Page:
Kids Health when Flying

Keeping your Kids Healthy and Happy

What do you need to consider when thinking about Kids Health when Flying?

Children seem to become unwell very quickly and unexpectedly. Check the terms of your insurance policy to ensure under what circumstances you can cancel your trip and be compensated for any medical expenses, and if there is any excess you need to pay.


Despite the additional cost, I would recommend getting a travel insurance policy which gives you the highest cover (with the least excess) possible. Certain countries have reciprocal medical arrangements with Australia (see medicare ), which means you are entitled to assistance with the cost of medical treatment in those countries (if you are an Australian resident) and cover for any medically necessary treatment you require while in any of those countries on presentation of your Medicare card or passport.

However, do not expect all medical professionals in the country you are seeking medical treatment to be on top of the reciprocal arrangements with Australia. It is better to check this out in advance (and take any relevant print out with you).

If you have private health insurance, check what cover (if any) you have overseas. Given how quickly kids health when flying can change it's worth ensuring you have some kind of cover.

To the extent possible, I would recommend keeping a baby or toddler away from childcare, playgroups etc in the 3-4 days before going on a long haul flight.

Admittedly, one can never protect anyone completely from any virus which is going around – but, given that you are going to be in claustrophobically close proximity with your little ones, if there is a chance that you can lessen the likelihood of a cold, flu or gastro, then why not?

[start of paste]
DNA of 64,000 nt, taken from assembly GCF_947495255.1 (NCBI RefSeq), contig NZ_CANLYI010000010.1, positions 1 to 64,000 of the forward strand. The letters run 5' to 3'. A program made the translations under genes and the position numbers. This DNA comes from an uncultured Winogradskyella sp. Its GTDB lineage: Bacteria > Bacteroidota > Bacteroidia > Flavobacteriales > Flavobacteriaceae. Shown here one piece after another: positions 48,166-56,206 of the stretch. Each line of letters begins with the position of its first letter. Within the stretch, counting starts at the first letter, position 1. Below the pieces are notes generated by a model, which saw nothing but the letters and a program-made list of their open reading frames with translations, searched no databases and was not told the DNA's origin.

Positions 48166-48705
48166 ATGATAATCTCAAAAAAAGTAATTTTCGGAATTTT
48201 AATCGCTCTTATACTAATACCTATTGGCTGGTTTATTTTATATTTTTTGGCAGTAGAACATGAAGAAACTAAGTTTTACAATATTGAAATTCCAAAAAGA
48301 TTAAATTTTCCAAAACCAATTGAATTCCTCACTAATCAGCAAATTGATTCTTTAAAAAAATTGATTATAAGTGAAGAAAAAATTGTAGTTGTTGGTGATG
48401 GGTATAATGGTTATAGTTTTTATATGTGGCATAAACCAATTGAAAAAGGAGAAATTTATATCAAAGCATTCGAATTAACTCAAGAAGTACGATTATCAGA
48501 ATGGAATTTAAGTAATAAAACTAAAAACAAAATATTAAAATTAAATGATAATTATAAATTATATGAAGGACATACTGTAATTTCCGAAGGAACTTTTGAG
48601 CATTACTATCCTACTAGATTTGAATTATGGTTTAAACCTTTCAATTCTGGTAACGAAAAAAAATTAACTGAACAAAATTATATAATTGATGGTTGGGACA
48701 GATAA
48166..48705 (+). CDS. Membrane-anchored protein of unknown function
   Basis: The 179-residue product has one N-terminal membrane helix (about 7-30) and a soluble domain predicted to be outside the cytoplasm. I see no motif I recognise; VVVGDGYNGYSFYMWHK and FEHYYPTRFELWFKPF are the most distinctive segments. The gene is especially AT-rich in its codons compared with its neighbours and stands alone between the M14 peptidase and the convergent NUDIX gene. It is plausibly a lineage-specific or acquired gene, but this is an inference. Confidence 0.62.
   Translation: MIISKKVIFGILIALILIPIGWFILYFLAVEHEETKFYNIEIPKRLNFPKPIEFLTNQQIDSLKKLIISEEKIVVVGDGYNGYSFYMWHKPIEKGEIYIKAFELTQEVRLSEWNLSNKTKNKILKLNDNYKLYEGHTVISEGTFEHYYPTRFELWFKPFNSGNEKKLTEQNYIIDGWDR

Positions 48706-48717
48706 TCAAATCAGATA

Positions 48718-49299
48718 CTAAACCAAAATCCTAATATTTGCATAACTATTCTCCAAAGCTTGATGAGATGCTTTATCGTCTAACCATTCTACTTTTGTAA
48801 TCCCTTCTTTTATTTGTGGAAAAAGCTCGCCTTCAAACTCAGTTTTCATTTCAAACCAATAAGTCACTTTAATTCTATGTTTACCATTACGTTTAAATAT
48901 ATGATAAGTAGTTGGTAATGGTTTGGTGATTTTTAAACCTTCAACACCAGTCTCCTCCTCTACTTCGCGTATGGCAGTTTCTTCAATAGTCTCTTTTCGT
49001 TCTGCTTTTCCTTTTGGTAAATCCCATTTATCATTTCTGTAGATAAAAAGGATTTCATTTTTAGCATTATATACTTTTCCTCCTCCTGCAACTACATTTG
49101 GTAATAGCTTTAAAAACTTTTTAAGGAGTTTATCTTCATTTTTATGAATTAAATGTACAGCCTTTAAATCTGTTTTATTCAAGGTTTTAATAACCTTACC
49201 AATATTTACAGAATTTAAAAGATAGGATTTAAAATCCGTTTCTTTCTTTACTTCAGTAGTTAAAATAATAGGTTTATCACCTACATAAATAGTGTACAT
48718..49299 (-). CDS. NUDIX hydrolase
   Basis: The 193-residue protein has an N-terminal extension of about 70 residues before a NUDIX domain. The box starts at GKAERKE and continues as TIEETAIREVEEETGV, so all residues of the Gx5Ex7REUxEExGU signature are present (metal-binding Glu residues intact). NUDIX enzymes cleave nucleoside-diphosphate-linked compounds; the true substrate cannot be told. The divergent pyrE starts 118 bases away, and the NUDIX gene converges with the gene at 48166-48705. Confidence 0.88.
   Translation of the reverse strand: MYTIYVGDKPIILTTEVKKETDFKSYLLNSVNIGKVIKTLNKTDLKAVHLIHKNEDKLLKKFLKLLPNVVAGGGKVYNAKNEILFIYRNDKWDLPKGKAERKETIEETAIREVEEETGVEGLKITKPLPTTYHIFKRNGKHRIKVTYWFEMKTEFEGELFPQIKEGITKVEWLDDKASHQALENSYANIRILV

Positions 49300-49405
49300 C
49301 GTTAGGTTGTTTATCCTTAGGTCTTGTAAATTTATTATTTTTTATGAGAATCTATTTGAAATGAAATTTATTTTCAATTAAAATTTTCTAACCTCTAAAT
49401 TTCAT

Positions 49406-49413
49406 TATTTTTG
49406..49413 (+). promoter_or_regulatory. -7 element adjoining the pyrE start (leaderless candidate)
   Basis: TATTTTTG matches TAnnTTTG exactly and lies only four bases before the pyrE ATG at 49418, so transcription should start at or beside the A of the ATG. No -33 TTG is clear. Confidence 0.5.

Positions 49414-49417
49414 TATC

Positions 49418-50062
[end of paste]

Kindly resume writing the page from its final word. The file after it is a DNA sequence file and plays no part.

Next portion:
Also, with all the fears of swine flu, if you arrive at your destination and then want a local GP to check your baby or toddler for a cold, ear infection or tummy bug, you don't want to find that you are treated as a potential carrier of a pandemic virus.

Also, try and keep meals for your child simple in the 24 to 36 hours before you fly – again to ensure that tummies are as settled as possible.

In case your baby or toddler is unwell in the aeroplane, consider taking a few basic medical items. Some things to take when considering Kids Health when Flying:

Firstly, some Panadol (or equivalent).

Secondly, Pedialyte or equivalent) in case of a tummy upset.

Other useful items are nappy cream, antiseptic cream, something for teething relief, some vials of saline solution (and a nasal aspirator) and antiseptic wipes and or antiseptic hand gel.

You will, however, need to check the restrictions on carrying large amounts of fluids, aerosols or gels on board (see below).

To be on the safe side (and also, in case items are confiscated) take small bottles only. Consider also taking a small medical thermometer.

Do make sure that you are all up to date with relevant inoculations for any country you are stopping in. However, it is best not to leave immunisations until the last minute before flying in case of a reaction.

Another thing to consider adding to your bulging on-flight bag are some "Ear Plane" ear plugs. A number of older babies and toddlers suffer dreadfully with the changes in air pressure on take off and landing.

If your baby is breastfed, you can breastfeed them at the relevant times. A dummy can also help. Otherwise a bottle may assist. However, I have witnessed a couple of instances where a parent has given a young toddler a significant amount of formula/milk to comfort the child on take off/landing, only for the child to vomit it up a while later.

Air travel can play havoc with the delicate tummies of some children. For some older children, sucking a lolly may be enough. However, if you have a child with sensitive ears, do have a look at what is written about "Ear Planes".

These are some of the basic considerations when thinking about kids Health when Flying.

Sedatives

If you are considering sedating your child for a long trip, you should discuss the pros and cons with a medical practitioner before doing so.

Most children seem to travel quite well, all things considered, despite the concerns of the parents before hand.

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